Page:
Fast forward to this week, Tuesday 27th March 2012, when the Happenstance induction began and ignorance would no longer be an excuse! Leila (my co-technologist-in-residence) & I spent a couple of days finding out much more about our place of work for the 10 weeks. We had many chats with the two directors, Laura Sillars and Judith Harry, sat in a staff meeting, had a tour around the secret rooms of the gallery, unearthed old AV kit, basked in the sun on one of the balconies, met our mentor, James Boardwell, met our  researcher, Chris Bilton, went to our fantastic local pub, The Rutland Arms and visited some of the art spaces within a 10 minute walk of the Site.

Now we have a much better idea of where Site Gallery sits in relation to the city of Sheffield, the UK and Internationally. The gallery is located a few minutes from the Railway Station, in the middle of a real creative area of the city. Apparently there are over 300 studio spaces within 10 minutes walk! We were fortunate to be able to have a sneak peak in some of these places, Yorkshire Art Space, Access Space, the Archipelago Works, Bloc and S1 Artspace. Many of these buildings I would walk past each day on the way to work, without realising that behind the walls, doors and windows, incredible things were taking place.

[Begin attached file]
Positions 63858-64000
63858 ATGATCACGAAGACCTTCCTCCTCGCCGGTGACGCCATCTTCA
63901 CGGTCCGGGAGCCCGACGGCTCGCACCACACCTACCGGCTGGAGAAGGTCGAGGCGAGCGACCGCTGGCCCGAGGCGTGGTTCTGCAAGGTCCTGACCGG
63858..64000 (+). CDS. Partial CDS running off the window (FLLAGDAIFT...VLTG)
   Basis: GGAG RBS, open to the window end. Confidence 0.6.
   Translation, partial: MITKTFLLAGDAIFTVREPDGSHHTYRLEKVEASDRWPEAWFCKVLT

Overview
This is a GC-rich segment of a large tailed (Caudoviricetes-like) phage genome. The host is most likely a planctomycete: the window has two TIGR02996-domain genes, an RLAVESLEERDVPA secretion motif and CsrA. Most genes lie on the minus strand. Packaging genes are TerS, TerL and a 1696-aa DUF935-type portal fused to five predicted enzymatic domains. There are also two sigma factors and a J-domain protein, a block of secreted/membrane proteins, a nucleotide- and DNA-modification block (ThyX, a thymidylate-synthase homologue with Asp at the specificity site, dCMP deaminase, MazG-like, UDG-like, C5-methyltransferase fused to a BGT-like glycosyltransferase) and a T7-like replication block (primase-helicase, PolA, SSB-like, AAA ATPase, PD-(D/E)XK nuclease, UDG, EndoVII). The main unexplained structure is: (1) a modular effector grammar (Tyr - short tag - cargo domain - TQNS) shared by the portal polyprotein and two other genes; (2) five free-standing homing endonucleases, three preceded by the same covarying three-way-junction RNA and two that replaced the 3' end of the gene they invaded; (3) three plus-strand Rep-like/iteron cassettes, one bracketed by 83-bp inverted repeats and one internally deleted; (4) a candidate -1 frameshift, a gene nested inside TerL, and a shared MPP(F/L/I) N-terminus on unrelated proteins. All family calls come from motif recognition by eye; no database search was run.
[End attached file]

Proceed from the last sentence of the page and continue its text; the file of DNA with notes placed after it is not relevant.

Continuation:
As for Happenstance, well, I’m looking forward to working with Leila, we have different, yet hopefully, complementary skill sets and I feel I have a lot to learn from her. We’ve discussed some of the challenges that appeal to problem solving techies and we have a few ideas which we’ll be looking to explore further when we start officially after Easter. The Gallery itself has recently been going through a period of organisational and strategic change. Laura and Judith have been able to look, with fresh eyes, at the potential for growth of the organisation and it’s role as a connector within the city. It is exciting talking to them about the future and I hope we can help!